In an odd turn of events last night, Ward 3 Councilwoman LaRita Cooper-Stokes balked at a chance to bring her own motion to "unauthorize" the Jackson Redevelopment Authority forward, even though all she had to do was second a fellow council member who had already moved to adopt her motion.
When the motion was read, Margaret Barrett-Simon (Ward 7) moved to adopt the proposal, and Quentin Whitwell (Ward 1) immediately gave it a second. That opened the door for discussion and for Council President Charles Tillman to call a vote.
That's when Cooper-Stokes launched into her prepared speech on JRA, which began with a history lesson.
When she got to the end of sentence number one, Barrett-Simon interrupted.
"Oh wait, I'm sorry, I thought we were on another one," she said. "I withdraw my motion."
Tillman acknowledged her withdrawal, and said he needed a motion to adopt to go with Whitwell's second to bring the motion forward for a vote. Whitwell asked Cooper-Stokes if she would like to make a motion. "No, I just want to comment," she answered. At this point, Barrett-Simon let out what sounded like the tiniest of giggles.
"You can't comment unless we bring the item forward," Whitwell said.
"I just want to make my comment," Cooper-Stokes again responded.
Seconds passed before anyone spoke again. Whitwell finally agreed to withdraw his second, and instead moved to adopt the item. Tillman again acknowledged and asked if there was a second. Everyone in the room is looking at Cooper-Stokes, but she just stares straight ahead without changing expression.
After Tillman pronounced the item dead for lack of a second, he told Cooper-Stokes the council would then entertain her comment.
Her comment was about a three minute speech on JRA, without specifically going after the board or its leadership. It was more about what Jackson doesn't have commercially than JRA shortcomings.
"Where in the world is our economic engine?" Stokes asked. "I believe it has fallen apart, as we listen on a daily basis to cities all around us. Cities that are less-endowed than us that we can build, manufacture and have activities for their children. It's ridiculous what we're living with in the city of Jackson."
When she finished, Whitwell took the opportunity to really go after the JRA board, then used it as a jumping off point to criticize Cooper-Stokes for not standing behind her own agenda item.
"Well, since we're going to allow comment without a motion and a second," he began (Lumumba, seated to his left, is grinning). "I'm not suggesting that this order is perfectly written, but we have a crisis on our hands in the city of Jackson, because we have incredible opportunity for economic growth, yet we have a redevelopment authority that is completely inept. I have said this over and over again, and, you know, quite frankly I'm a little shocked and astonished, because we have a council member willing to bring this forward and put it on the agenda. I was prepared to stand toe-to-toe to bring this up today. It's on the agenda, lets bring it up. I'm disappointed that the author won't bring it forward. I'm prepared to stand for it at any time at any place. as the public now knows, The committee structure can work, unfortunately for me, I love my colleagues and treat them with respect, and they tend to treat me with respect, but because I voted for the wrong person for president, I'm not on any of these committees other than the budget committee, which everyone is on."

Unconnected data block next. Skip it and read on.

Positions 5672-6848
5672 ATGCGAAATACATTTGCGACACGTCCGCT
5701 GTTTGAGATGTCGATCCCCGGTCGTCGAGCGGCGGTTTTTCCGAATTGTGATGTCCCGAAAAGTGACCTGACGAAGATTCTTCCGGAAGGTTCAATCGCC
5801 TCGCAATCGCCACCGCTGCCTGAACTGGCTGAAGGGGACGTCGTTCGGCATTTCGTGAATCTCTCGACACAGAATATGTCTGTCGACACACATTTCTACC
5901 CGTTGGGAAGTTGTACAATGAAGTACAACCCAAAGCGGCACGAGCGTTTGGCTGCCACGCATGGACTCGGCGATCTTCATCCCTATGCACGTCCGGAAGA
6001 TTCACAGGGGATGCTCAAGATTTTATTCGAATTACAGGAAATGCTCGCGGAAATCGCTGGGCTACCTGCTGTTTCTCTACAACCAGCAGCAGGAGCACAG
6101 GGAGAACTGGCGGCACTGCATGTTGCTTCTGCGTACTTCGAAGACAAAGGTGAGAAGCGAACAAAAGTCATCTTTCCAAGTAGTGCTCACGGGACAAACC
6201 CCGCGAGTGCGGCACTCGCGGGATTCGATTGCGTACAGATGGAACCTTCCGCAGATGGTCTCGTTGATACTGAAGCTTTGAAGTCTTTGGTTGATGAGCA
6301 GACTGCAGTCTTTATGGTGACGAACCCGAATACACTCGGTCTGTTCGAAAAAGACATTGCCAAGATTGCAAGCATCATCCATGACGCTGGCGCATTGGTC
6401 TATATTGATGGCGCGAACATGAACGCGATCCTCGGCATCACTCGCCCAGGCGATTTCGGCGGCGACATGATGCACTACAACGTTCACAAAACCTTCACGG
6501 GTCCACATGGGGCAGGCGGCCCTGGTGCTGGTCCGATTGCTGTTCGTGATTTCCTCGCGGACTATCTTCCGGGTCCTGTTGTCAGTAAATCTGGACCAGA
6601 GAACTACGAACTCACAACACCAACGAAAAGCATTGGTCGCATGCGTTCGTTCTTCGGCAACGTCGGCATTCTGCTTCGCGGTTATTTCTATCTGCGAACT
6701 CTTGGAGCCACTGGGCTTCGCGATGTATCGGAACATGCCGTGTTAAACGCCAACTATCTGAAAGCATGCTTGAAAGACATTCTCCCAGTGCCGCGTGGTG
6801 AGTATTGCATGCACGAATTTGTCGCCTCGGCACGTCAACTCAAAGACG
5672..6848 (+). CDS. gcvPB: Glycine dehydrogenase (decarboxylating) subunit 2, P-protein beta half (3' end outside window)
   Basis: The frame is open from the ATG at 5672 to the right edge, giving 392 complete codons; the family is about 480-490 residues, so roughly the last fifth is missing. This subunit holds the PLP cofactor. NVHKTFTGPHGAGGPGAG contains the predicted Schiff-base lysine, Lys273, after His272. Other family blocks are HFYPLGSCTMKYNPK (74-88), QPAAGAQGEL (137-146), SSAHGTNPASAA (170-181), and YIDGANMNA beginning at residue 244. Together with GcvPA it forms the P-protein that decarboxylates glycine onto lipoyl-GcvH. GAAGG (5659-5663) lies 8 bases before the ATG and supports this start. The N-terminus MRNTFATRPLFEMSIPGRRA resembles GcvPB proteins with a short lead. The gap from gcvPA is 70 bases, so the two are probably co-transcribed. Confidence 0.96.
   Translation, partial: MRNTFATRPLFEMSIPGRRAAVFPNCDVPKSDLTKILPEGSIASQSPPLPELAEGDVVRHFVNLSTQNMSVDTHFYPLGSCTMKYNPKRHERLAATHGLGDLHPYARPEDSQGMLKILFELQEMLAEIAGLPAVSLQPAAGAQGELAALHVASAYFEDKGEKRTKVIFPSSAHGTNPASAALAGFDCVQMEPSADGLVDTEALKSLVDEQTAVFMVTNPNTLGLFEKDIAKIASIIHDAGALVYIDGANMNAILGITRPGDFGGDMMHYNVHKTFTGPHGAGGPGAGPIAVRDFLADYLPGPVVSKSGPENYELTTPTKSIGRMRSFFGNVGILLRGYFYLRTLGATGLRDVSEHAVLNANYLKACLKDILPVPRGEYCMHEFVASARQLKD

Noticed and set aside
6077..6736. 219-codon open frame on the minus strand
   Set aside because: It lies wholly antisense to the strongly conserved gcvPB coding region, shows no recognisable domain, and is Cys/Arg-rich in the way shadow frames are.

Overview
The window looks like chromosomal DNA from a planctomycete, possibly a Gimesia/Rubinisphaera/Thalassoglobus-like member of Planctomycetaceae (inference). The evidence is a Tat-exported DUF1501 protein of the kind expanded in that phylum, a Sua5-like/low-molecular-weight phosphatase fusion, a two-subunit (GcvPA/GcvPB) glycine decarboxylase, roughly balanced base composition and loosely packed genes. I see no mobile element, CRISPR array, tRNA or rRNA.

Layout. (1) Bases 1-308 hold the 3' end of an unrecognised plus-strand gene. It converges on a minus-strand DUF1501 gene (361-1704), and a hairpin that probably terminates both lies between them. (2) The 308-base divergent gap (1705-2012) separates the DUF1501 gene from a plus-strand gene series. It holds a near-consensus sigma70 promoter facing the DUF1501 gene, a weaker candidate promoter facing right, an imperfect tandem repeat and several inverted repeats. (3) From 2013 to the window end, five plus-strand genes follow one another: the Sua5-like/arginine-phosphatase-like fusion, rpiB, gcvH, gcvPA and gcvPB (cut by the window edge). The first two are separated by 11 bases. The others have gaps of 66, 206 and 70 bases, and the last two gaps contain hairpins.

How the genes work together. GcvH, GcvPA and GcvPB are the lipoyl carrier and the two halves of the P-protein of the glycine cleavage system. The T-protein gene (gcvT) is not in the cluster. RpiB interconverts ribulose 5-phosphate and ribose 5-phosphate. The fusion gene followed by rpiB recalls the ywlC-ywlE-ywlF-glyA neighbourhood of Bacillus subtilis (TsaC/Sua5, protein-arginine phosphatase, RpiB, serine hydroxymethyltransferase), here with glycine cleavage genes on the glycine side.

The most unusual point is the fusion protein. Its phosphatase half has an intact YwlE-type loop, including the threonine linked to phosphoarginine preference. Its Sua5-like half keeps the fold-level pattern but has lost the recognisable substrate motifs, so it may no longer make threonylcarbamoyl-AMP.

He continued on JRA, specifically.
"They've missed their opportunities over and over again," Whitwell said. "Everyone wants to criticize Farish Street because it hasn't opened, well, the state of Mississippi put their money forward, and JRA was supposed to put their bond money forward, but they didn't ever bring their bond money to the table. So the MDA money went to the infrastructure, when it was supposed to be the JRA money going to the infrastructure and the MDA money was supposed to be for build-out... They continue to embarrass us publicly, embarrass our city publicly with their actions, their foolishness, their selfishness, the way that they operate and the way they just stir things up instead of getting things done. We need to get things done. I'm prepared to vote today, but obviously it will have to wait for another day."
Just when you thought it was over. Council Vice-President Melvin Priester Jr. defended he and Tillman's choices for council committees.
"You chose not to participate in the other committees that you were assigned to because you were not named chairman of those other committees," Priester said to Whitwell. "So if you want the record to reflect accurately what was done, the public is free to get the committee assignments as they were posted, and they reflect those other memberships."
"That's not an accurate statement, either," Whitwell responded. "But I'm not here to argue with you right now."
Along with the Budget Committee (on which all council members serve) Whitwell is listed on the roster for the Economic Development Committee and serves as vice-chair of the Legislative Committee. He is not, however, on the Planning Committee that will mull the JRA "unauthorization" proposal. Cooper-Stokes serves as Chairman on that committee.
CORRECTION: A previous version of this story said the Jackson City Council does not have the power to dissolve JRA. That was incorrect. A reader has provided a copy of an opinion from Attorney General Jim Hood, in which he says "A municipality may unilaterally dissolve its redevelopment authority by repealing the ordinance creating it and the municipality shall retain any personal and real property obtained by the redevelopment authority during its existence."